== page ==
One of the oldest cooking tools still in use today is the mortar and pestle, and there’s a good reason for that fact: they do an amazing job of breaking food items down. It doesn’t matter if you’re trying to crush nuts or seeds, or something a little more exotic, these tools will help you get the job done. That’s why we’ve not only wanted to explore the history of these items a little bit more, but we also wanted to make sure that we help our readers discover how to use them properly. To anyone who wants to know more about these kitchen tools, come along with us as we explore them in-depth.

The History Of Mortar & Pestles

No one really knows when the mortar and pestle were actually invented. It’s obvious that the idea of grinding a substance between two hard surfaces is likely over 100,000 years old or older. Many paleontologists believe that humans ground sorghum grass seeds between two rocks approximately 105,000 to 110,000 years ago in Africa. So humans have been grinding seeds, nuts, and other foods between two hard surfaces for quite a long time. This was likely to make the seeds easier for the human body to break down and use the nutrients.

Mortar and pestles were invented sometime after that—somewhere over 3,000-years ago. These mortars were made from a variety of different materials such as wood, stone, and even ceramic. It was one of the first ways for people to grind grains, and it would later be used for pharmaceutical preparations such as the creation of salves, pastes, and other assorted medicines.

How To Use A Mortar & Pestle

Now that we understand that mortar and pestles are tools that have been used for thousands of years, it’s time to turn to the central premise of this blog post: how to use your best mortar & pestle. Let’s get started with the basics and move on from that point.

Choose The Best One Available

One of the first things that you should do is to pick the best mortar & pestle for your needs. We recommend that consumers purchase mortar & pestles that are made from stone, marble, or granite. While they’re also some good wood mortar and pestles available, wood is a porous material that will stain easily. Ceramic mortar and pestles are good for light grinding, but they’re extremely fragile, so they have to be used with extreme care. In our opinion, marble, granite, and other stone mortars and pestles are the way to go.

It’s also important to choose the right size. Make sure that it’s big enough for your needs. If you only intend on grinding a small number of seeds, then you likely don’t need a large mortar and pestle. On the other hand, if you need to do a lot of grinding, don’t try to use a small one because you won’t get good results.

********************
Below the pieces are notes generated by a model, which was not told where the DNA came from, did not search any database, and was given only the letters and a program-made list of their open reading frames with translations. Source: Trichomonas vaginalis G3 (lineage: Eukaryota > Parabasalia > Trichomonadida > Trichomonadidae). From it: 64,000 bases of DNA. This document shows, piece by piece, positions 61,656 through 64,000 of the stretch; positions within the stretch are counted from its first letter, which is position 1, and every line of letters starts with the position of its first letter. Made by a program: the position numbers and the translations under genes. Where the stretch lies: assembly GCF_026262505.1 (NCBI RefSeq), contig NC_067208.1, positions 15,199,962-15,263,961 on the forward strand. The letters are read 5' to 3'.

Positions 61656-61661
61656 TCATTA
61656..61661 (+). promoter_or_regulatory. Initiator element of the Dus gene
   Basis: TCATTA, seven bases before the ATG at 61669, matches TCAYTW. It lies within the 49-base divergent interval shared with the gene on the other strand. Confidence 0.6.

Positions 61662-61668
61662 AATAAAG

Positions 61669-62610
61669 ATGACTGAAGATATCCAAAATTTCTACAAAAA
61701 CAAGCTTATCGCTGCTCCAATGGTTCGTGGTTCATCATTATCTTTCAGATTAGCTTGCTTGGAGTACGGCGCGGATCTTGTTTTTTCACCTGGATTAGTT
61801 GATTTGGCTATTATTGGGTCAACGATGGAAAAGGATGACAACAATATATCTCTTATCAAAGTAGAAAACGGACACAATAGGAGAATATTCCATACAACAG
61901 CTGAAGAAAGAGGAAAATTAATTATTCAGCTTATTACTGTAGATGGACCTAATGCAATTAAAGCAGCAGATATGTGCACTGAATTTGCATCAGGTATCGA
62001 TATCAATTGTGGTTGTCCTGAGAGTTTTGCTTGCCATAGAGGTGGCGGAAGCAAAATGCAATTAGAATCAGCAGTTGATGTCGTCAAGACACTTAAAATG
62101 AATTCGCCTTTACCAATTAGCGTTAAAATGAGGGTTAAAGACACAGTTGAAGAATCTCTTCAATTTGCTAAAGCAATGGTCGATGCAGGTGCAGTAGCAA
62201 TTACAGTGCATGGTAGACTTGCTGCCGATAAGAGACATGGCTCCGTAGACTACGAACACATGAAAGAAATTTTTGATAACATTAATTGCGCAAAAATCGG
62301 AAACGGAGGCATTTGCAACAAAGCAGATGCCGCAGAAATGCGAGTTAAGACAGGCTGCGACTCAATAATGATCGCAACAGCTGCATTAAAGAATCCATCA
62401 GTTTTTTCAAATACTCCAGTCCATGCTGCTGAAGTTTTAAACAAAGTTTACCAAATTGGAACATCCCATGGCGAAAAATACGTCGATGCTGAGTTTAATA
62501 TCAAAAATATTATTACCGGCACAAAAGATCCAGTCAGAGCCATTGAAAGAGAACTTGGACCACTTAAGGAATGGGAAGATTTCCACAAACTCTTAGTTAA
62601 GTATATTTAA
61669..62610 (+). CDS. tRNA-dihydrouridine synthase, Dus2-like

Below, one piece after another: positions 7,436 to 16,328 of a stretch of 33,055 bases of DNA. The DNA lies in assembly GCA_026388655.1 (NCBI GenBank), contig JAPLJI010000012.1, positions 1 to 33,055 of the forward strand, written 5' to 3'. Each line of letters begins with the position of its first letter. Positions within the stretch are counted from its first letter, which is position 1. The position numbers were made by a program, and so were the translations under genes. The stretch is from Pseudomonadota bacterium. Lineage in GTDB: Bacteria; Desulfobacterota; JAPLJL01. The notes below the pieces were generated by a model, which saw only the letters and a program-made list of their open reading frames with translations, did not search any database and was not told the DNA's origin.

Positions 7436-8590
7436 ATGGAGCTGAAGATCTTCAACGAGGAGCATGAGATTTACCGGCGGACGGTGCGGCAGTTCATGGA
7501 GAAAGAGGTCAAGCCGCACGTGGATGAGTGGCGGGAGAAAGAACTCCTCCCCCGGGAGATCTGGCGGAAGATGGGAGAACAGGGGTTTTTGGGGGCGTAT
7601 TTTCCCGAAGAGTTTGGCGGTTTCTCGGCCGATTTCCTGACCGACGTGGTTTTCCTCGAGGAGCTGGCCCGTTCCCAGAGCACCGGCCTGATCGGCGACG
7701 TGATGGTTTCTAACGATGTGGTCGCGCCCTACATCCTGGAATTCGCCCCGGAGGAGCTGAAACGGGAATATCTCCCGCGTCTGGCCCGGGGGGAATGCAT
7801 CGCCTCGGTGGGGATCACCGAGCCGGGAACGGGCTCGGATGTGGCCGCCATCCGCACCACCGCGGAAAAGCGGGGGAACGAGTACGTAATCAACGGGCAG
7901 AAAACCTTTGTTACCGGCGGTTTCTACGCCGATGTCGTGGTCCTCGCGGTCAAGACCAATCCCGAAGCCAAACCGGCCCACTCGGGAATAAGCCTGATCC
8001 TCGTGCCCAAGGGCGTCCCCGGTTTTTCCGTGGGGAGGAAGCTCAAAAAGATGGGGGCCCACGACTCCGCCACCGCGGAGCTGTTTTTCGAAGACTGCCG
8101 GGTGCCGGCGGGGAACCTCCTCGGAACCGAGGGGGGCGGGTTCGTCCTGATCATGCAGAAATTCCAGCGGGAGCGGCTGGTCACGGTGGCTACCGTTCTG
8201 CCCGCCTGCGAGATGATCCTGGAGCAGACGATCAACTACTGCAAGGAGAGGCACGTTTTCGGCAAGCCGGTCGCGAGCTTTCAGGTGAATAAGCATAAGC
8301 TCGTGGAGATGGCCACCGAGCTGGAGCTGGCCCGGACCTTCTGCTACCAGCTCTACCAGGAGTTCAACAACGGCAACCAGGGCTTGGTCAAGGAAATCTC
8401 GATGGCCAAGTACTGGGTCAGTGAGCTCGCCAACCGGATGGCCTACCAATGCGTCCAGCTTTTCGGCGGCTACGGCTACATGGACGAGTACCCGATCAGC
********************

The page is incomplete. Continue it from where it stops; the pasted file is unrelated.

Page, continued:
Use It For The Correct Job

To get the best results, don’t try to use the mortar and pestle for something other than its intended purpose. These tools are designed for grinding or crushing things like fresh herbs, spices, grains, etc. They are not designed to chop, puree, or blend together ingredients.

Don’t Overfill The Mortar

The mortar, if you didn’t know, is the cup portion of these tools. They’re designed to hold the grains, herbs, or spices that are going to be ground. It’s important not to fill the mortar more than one-third full when using it to grind. This gives you enough space to manipulate the materials in the mortar and will help you get a better grind.

Use One Hand For The Mortar & One For The Pestle

It’s also important that you handle the mortar and pestle set properly. The correct way to hold it is to hold the mortar in one hand to stabilize it while using the pestle with the other hand. Twist the pestle against the ingredients until they’re all the same consistency. If need be, rotate the mortar to make sure that you have access to all of the ingredients. By the time you’re done, all of the grains, herbs, or spices should be the same size.

Dump The Ingredients Into A Bowl Or Jar

Depending on whether you intend on using the ingredients you just used immediately, or if you’re going to store them for later use, it’s important to dispense them from the mortar immediately. The mortar should never be used to store spices, seeds, grains, or herbs. If using the ingredients immediately, dispense them into a bowl, otherwise, place them in a sealable container such as a jar.

Some Additional Tips

Before we say goodbye, we’d like to list a few other tips that you might want to think about when using a mortar and pestle. The following tips will ensure that you not only get good results from your set but that it remains in good condition from here on out.

  • Remember To Read The Product’s Directions
  • Wash And Dry The Mortar & Pestle After Use
  • Store The Mortar And Pestle In A Safe, Dry Location.